Information. I was drowning in it.
In notebooks. On bits of paper. On my phone. In articles, papers and web-pages scanned or stored into Evernote. And in an incomprehensible mess of nested folders on my computer.
My web browser bristled with tabs marking useful stuff to read. Books had turned-down corners, highlighted passages, sticky tabs marking bits that I’d thought I’d want to go back to. Then there were the podcasts, the YouTube clips, the TED talks and masterclasses, the online courses…
I had a constant feeling of being behind, or of losing or forgetting something important. And when I did want to use or refer back to something, there were often long, frustrating searches to find it again.
If any of this feels familiar, I’ve found a solution
My life is becoming more organised. I no longer spend hours looking for a quote I remember. Key ideas from every book I read are neatly summarised now, and easy to find. I can quickly find my notes on podcasts, courses or talks. Or recall what was said in a meeting, and what my next action steps are.
With tech, I rarely have to learn to do the same thing twice. I just look up how I did it last time, and find either a quick map with keyboard shortcuts, or a step-by-step checklist if it was a more complicated task. Interesting newsletters or online articles I want to read are all stored in my read-later app, Instapaper, which I open whenever I have a few minutes.
Most of all, I no longer feel like I’m overwhelmed and drowning in a sea of information. I feel like I’m surfing it, able to navigate my way through it. I don’t need to remember anything. When I need stuff I can easily fish it out. In fact, it will often resurface, even if I’ve forgotten I have it.
I’ve been building a second brain
This is a system created by Tiago Forte, who explains it clearly in his excellent new book, Building A Second Brain. It builds on the Zettelkasten system invented by Niklas Luhmann, an extraordinarily productive and eclectic 20th-century German academic who published 58 books and hundreds of articles over a 30-year time period, advancing innovative thought across several academic disciplines. He also raised his three children alone after his wife died, so no one could accuse the man of shirking.
Luhmann’s secret was the paper notes he kept in a series of slip-boxes – or Zettelkasten. These contained his notes on everything he read and studied, but also his own thoughts and the connections between it all. (If you’re interested in knowing more, Sonke Ahrens’ 2016 book How To Take Smart Notes is aimed at academic writers, but it lays out the system clearly.)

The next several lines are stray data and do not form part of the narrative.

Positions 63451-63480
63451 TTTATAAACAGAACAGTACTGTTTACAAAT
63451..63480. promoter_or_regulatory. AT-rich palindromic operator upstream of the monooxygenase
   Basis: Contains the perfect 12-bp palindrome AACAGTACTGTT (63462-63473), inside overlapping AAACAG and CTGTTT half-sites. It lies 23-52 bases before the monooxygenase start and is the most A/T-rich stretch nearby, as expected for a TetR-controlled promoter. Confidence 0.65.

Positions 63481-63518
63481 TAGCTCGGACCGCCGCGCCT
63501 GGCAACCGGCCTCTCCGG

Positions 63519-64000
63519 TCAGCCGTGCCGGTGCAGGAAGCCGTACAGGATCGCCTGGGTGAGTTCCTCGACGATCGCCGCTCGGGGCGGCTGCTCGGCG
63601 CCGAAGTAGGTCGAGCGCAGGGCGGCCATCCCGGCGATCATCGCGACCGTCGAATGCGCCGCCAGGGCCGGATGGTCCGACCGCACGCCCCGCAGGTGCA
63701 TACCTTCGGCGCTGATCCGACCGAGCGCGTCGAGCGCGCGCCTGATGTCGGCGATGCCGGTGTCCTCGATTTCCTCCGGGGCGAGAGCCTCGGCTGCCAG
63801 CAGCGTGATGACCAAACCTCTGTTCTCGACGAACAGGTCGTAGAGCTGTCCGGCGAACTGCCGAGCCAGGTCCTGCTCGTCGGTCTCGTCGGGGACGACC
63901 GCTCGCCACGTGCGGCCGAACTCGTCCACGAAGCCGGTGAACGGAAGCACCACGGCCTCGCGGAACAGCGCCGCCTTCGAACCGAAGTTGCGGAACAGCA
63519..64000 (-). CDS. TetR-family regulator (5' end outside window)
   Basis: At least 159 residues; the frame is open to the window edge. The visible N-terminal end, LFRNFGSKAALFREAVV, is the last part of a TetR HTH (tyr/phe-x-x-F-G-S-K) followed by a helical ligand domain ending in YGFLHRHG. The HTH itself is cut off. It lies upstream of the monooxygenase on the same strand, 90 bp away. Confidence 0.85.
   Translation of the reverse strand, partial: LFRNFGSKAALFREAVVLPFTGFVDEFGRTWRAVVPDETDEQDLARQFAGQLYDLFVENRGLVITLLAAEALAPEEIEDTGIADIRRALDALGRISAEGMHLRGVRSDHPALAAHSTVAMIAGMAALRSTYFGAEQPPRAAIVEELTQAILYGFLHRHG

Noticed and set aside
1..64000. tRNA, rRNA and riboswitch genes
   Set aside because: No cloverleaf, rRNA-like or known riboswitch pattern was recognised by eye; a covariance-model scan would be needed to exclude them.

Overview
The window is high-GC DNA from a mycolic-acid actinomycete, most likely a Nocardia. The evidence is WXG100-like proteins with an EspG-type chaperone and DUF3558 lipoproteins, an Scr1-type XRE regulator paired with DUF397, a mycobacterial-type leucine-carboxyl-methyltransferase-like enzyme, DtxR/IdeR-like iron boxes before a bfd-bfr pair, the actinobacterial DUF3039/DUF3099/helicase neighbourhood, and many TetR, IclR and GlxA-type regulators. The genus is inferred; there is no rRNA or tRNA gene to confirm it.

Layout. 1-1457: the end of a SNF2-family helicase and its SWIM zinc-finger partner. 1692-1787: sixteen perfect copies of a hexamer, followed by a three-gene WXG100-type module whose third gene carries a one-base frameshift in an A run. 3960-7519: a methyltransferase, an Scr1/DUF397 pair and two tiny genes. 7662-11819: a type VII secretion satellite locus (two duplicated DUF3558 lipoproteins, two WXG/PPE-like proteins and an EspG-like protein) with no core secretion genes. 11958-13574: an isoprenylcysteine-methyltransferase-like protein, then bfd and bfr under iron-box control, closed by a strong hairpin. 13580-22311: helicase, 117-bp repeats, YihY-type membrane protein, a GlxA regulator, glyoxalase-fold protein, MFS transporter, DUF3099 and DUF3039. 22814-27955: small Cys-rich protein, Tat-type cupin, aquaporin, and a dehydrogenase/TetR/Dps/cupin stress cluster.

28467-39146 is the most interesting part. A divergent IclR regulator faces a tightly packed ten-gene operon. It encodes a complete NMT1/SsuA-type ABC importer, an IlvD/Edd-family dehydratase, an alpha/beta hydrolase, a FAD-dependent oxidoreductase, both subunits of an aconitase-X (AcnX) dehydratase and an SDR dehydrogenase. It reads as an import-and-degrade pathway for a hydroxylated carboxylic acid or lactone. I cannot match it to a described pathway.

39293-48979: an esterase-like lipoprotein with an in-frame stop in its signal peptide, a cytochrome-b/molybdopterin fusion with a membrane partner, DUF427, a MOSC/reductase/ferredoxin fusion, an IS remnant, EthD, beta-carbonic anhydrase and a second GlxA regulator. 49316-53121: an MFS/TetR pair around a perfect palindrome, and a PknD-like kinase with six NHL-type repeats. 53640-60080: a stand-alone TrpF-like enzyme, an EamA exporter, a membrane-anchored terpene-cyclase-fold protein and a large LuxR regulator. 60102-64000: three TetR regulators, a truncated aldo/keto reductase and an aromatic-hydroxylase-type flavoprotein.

But we now live in the 21st century
We have information coming at us from all kinds of devices, apps and messaging services. We read books but also listen to audiobooks, or read them digitally. We also have a bewildering number of places in which to store our data.
Paper seems an inefficient and wasteful way of keeping our notes. And why would we put it all in one place, when we can have it stored and backed up in the cloud, and retrieve what we need from anywhere?
Forte’s system expands on the Zettelkasten concept of taking smart notes, and adapts it more fully for the digital era. And it’s brilliant.
I’ve always told myself that I thrived on chaos
And I think that many of us – me included – express our resistance to creative work by planning and organising, making mind maps and charts and colour-coding our books or materials.
But I now have a better way of storing all of this, and assessing what actually supports me, and what was busywork. No longer having to keep track of everything has freed up my creativity. I’m now using my mind to develop ideas, not to remember information.
Writing my weekly blog posts has become much easier as I’ve got into the habit of saving even the vaguest ideas as they come to me. When I’m ready to develop one of these further, there’s a growing library of quotes, approaches and ideas read in books or gleaned from podcasts, talks and courses for me to draw on, instantly.